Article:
Right now, the aluminum giant could take on the world's woes and win.
Alcoa (AA +7.51%) against the world! Alcoa against 6% Spanish bond yields! Alcoa against the doubling of short-term Italian bill rates! Alcoa against Chinese inflation!
Can one company take on all of these forces of evil? One endlessly disappointing metals fabricator?
Well, kind of, yes.
Because we live in an odd serial world, one in which the last voice frequently wins.
And that last voice, that of Klaus Kleinfeld -- he, the honest, self-deprecating, worldly and, at times, just plain hilarious CEO of Alcoa -- is pretty darned persuasive.
Of course, on Wednesday he was helped by word from the ECB that all of those Spanish bonds bought patriotically by large Spanish banks won't fall by the wayside. Nor will the banks. It does take some guts of the German puppet masters to tell the Spanish to clean up their house without any incentives for growth and then tell their banks to take a hike. Good to see some justice over there on some issue other than the carbon tax. (It always helps when Deutsche Bank upgrades No. 2 Spanish bank Banco Bilbao, as it did Wednesday morning.)
But Klaus did a ton on his own. He made it clear that engineered products across the board -- Alcoa's bread and butter -- are doing quite well with good margins. That's clear from the fact that the company made money on the downstream even as raw costs remain high because of energy and labor, both of which are coming down. I knew someone would seize on the recent weakness in oil, and Klaus sure did.
- Aerospace is going to exceed growth plans with eight years of plane orders from Boeing and Airbus on the horizon. That's 8,400 aircraft on backlog with the likes of the A320 and B737 being all aluminum. We are now talking about a 13% to 14% increase in that aluminum business, which includes the dominant fastener biz (screws). Plus the business jet business, hurt so badly by President Barack Obama's critical, some would say reckless, comments, seems to be coming back.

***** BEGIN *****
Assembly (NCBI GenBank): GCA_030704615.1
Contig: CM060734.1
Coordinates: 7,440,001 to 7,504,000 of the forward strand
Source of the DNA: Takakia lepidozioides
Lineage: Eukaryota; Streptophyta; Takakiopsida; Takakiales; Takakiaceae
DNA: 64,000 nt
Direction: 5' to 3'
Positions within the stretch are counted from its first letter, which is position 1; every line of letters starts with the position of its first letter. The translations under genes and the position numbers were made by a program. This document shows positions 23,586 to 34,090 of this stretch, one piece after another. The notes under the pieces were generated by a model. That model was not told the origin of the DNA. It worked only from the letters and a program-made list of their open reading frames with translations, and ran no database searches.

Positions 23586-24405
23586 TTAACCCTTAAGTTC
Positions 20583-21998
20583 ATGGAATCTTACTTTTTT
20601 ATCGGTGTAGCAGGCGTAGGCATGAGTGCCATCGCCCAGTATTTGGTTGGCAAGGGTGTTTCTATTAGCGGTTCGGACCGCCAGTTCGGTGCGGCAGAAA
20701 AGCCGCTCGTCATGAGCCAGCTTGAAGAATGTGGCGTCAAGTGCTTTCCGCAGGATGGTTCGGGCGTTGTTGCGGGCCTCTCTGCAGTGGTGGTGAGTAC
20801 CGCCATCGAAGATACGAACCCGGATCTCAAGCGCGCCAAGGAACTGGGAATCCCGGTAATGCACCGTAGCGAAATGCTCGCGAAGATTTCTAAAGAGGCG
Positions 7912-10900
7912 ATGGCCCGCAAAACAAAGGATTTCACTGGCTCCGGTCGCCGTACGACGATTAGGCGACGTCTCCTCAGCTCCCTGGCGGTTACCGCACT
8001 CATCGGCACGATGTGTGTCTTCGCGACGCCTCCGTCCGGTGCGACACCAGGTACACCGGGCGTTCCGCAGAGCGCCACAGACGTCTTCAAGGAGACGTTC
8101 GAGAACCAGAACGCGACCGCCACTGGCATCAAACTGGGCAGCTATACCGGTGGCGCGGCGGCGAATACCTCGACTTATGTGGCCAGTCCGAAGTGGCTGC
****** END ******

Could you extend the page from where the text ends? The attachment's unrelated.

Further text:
- Auto growth is 12% in North America, up from 7%, which offsets the 8.3% decline in Europe and is augmented by China's single-digit growth. With oil prices so high, Klaus says, "lightweighting is the name of the game."
- Trucks are up 65%, even as there are some recent slowing and a reduction in backlog. Worth watching but definitely robust, even in China. Europe is down single digits.
- Beverage cans up 2% to 3%, slightly better than the industry itself.
- Industrial turbines up 1% to 2% but getting much stronger of late.
- Consumer electronics remain strong, which is, wink-wink, Apple. That's part of what Klaus calls the "aluminizing" of a whole sector, in part because of green desires -- remember, 75% of all aluminum is still in use because of recycling.The only weakness remains nonresidential construction, and that is truly worrisome, because that's where banks make money, particularly in the U.S. But that could be a tailwind with any help in U.S. confidence, because we haven't built anything in years in this country. We are in "no crane" territory in most urban areas.
How about my biggest worry, an increase in Chinese capacity? Klaus painstakingly went over how the Chinese simply can't pull off the expansion plans. There's not enough water -- aluminum smelting requires a ton -- where the cheap coal is. Add higher bauxite costs from Indonesia; that's the chatter about how mining exports should be taxed higher. He says it's just not an efficient way for the party to put people to work.
So Alcoa against the world? In the morning, Alcoa wins.
The afternoon is another day!
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